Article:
Making the most of experiences at UWC – The story of Sam Simataa

(Photo: Sam at his College choir. Source:

In a recent interview, MUWCI alumnus Sam Simataa illustrated that studying at a UWC can help students maximize the number of non-academic learning opportunities they can access and benefit from. Originally from Namibia, Sam graduated from UWC Mahindra College in 2009. In his recent interview, Sam spoke about participating in several opportunities that cultivated his interpersonal skills and enabled him to grow at MUWCI.

“I participated in the high school science Triveni during both years at MUWCI and had a great experience overall. Our sessions included one lesson and a lab where we had pets or would go outside and perform activities. At the time, science was not my forte, but it was part of the curriculum. Being part of the Triveni was a two-way street for me: there were facts that I was learning about theoretically while also getting an avenue to practice my learning. In addition, teaching allowed me to nurture relationships with the students while also allowing me to practice my Marathi.”

Sam also talked about some of his formative experiences in theatre and athletics that shaped him as a student. “During theatre season, we did a play called Grease, where I had the lead role. We also had Wada concerts where I sang in front of people and collaborated with my peers on performances.” Reflecting upon his experiences with athletics, Sam remarks, “In my second year, I played soccer and came upon an opportunity to play a match with Riverdale. Until then, we had never interacted with students from Riverdale, and we could see their soccer fields from the top of our hill. We contacted our then Head of College, Mr. Wilkinson, and asked if we could have a friendly match with Riverdale. When he agreed, we spoke with the Headmaster at Riverdale and organized a soccer tournament between both schools. At the end of the game, all participants received certificates. It was a great experience for us overall.”

While observing his peers work on machines, Sam found himself drawn towards the field of science and technology. Currently working as a Senior Automation Test Developer in the healthcare industry, Sam credits his experiences at the IT centre at MUWCI as an early influence in cultivating his interest in computer science. “Two students, Bartek and Urs, played a big role in influencing me. Whenever I was at the IT centre, these guys would hack away at their computers. Seeing what these guys were doing and how they were creating something from nothing was an exciting experience for me. As I was doing projects for school, I would ask them questions like,” Hey, how did you do that?” or “How did you figure out this problem?” Interacting with and learning from them piqued my interest in the subject.”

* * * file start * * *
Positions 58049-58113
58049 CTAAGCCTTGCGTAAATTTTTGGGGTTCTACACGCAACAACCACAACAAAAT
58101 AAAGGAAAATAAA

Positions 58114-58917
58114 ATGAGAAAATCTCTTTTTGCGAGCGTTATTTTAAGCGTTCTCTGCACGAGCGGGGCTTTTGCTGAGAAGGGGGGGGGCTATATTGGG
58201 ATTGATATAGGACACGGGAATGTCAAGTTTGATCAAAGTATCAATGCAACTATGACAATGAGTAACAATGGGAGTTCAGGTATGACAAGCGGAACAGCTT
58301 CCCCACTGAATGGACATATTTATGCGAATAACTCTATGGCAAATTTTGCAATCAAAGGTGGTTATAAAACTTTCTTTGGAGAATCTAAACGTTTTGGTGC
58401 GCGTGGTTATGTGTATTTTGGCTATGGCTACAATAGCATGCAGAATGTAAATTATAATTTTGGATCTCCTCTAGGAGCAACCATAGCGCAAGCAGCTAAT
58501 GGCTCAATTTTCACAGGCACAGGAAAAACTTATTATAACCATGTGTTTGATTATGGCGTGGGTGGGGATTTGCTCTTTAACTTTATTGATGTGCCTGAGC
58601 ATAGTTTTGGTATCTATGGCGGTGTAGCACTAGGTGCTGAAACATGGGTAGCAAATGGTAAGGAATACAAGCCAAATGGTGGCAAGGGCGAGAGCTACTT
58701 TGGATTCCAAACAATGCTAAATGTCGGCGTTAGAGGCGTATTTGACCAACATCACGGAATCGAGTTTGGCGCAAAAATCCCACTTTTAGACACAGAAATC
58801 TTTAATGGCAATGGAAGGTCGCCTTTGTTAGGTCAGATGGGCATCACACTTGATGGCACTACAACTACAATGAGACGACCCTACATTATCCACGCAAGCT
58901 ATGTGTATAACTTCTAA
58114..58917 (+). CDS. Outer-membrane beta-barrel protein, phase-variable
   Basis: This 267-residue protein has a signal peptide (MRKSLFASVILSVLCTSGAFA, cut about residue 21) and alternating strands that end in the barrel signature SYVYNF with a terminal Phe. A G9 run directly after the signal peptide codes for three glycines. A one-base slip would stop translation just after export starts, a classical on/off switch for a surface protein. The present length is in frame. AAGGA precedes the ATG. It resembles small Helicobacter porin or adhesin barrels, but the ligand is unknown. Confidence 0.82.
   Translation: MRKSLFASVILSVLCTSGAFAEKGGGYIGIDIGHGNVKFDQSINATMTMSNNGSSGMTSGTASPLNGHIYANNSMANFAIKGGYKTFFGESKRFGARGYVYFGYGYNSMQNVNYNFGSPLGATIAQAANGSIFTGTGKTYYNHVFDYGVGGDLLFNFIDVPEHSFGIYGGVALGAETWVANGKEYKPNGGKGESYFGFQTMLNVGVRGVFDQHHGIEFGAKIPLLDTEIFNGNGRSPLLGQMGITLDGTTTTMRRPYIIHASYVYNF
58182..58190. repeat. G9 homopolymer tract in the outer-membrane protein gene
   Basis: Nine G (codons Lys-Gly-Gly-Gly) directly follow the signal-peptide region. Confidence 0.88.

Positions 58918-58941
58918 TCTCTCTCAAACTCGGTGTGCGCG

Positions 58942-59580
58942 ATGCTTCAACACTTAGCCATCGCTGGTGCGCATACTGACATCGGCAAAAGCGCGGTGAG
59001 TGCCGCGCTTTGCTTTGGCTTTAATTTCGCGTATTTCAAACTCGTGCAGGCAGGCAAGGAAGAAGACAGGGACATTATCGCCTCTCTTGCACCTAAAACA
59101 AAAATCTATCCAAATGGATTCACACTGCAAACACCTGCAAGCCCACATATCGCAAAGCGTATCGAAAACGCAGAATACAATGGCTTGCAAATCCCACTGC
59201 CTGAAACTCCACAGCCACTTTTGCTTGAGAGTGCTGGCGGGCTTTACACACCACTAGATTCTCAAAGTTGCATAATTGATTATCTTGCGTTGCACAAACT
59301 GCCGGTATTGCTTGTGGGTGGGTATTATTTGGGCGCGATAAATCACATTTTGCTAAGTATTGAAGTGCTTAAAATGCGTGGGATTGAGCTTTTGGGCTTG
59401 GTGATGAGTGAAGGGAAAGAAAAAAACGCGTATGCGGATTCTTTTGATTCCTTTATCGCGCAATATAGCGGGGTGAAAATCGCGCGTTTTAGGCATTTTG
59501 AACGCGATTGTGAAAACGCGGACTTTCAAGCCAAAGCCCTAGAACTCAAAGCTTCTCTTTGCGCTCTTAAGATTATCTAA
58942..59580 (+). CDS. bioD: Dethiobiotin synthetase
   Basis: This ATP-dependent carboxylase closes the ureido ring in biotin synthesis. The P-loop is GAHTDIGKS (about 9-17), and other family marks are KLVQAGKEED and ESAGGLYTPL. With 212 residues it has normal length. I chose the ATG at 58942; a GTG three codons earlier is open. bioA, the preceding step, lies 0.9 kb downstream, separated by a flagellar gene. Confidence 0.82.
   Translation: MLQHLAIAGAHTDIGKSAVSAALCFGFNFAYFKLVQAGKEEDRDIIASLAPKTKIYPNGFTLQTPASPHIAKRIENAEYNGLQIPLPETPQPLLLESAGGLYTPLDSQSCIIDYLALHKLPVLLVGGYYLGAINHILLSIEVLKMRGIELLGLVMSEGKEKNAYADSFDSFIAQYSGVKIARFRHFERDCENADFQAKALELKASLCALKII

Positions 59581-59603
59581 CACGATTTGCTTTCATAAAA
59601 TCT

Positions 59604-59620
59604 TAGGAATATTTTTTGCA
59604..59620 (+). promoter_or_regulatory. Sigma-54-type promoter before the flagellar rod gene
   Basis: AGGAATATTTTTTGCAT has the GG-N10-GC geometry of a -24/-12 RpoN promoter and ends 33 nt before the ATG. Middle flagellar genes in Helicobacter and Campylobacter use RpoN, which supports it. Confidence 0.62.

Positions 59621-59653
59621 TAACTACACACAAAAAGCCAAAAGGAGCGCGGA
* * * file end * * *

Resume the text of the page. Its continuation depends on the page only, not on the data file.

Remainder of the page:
Sam connects these experiences to his later work in technical positions. “Having had the exposure from my peers and their patience in explaining things gave me much clarity. For my first job, I worked for a construction company in their customer service department, where I helped out with technical issues. From my earlier exposure, I realized that while some tech aspects are complex, some aspects are not, and you can explain them in simple terms. Using language to explain simple concepts was something I appreciated in my peers and used in my future roles.”

The culmination of such experiences was the desire to create change gradually around him. When asked to share any advice for students, Sam observes, “I think that my advice would be that you can change the world, but try to do so one person at a time. If you can make a small change in your life and repeat it the next day, then that little change could be just as impactful as being the president of a nation. That is what I took away from my UWC experience. Participating in opportunities and having conversations with others is essential because we all live in a world where not everyone has similar experiences. Still, as an individual, you can share those experiences and your talents with the world. When you do that, in my view, that is change. Because at the end of the day, no matter how small of an act you are performing, you are still trying to make the world a better place, and that is all that matters.”

We want to thank Sam for participating in this interview and sharing his story with our campus community!


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